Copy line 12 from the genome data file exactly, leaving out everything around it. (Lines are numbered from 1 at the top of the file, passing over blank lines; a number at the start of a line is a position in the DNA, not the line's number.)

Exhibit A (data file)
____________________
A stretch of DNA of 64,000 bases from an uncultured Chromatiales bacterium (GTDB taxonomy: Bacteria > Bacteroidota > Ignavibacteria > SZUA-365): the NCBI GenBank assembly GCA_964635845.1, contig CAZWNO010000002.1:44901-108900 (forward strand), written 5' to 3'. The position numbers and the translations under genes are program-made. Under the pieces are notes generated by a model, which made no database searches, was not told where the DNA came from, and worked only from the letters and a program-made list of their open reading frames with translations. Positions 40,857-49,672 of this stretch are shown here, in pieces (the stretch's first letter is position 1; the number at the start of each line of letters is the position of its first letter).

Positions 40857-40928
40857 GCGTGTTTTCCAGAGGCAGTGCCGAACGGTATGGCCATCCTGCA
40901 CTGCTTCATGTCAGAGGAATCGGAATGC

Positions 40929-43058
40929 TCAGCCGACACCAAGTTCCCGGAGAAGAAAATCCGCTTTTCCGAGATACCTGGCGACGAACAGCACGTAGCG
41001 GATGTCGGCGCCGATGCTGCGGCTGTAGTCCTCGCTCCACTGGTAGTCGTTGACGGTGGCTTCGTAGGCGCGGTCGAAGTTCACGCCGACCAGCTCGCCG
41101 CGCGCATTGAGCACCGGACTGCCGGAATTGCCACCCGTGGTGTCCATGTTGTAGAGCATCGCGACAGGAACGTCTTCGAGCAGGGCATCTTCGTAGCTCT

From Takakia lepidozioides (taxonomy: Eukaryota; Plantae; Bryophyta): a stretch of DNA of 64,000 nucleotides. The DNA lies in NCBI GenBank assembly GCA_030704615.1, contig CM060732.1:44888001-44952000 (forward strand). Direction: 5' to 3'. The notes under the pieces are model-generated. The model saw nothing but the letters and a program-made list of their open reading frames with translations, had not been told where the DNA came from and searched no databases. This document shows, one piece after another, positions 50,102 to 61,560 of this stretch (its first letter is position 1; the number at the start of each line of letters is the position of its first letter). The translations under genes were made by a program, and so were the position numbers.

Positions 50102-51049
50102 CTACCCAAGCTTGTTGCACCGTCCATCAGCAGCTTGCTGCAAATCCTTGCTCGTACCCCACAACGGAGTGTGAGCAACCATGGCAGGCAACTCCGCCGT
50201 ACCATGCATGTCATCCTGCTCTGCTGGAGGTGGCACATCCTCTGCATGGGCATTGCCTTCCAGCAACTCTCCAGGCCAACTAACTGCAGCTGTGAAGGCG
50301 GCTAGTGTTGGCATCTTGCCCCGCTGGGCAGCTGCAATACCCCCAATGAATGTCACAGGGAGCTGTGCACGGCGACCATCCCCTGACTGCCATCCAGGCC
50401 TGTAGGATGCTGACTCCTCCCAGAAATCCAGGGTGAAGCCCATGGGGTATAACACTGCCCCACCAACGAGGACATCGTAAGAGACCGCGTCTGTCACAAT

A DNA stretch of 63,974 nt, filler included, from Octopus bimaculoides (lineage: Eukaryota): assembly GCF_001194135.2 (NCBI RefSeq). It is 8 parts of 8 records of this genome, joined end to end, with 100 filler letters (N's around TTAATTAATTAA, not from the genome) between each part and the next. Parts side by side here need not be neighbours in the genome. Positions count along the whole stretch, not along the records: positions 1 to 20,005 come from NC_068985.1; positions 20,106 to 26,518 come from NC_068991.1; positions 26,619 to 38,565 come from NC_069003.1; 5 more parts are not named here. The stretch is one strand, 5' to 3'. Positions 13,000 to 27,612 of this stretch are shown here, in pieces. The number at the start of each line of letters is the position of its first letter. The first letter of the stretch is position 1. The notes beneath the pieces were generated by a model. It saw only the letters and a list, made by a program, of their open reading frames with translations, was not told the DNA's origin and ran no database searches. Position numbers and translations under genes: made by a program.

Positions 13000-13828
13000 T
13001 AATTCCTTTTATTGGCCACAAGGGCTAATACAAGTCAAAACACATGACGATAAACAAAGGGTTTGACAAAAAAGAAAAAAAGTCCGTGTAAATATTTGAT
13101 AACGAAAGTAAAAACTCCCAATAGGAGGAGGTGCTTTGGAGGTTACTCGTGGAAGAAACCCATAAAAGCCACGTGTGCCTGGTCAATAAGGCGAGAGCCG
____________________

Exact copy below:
50201 ACCATGCATGTCATCCTGCTCTGCTGGAGGTGGCACATCCTCTGCATGGGCATTGCCTTCCAGCAACTCTCCAGGCCAACTAACTGCAGCTGTGAAGGCG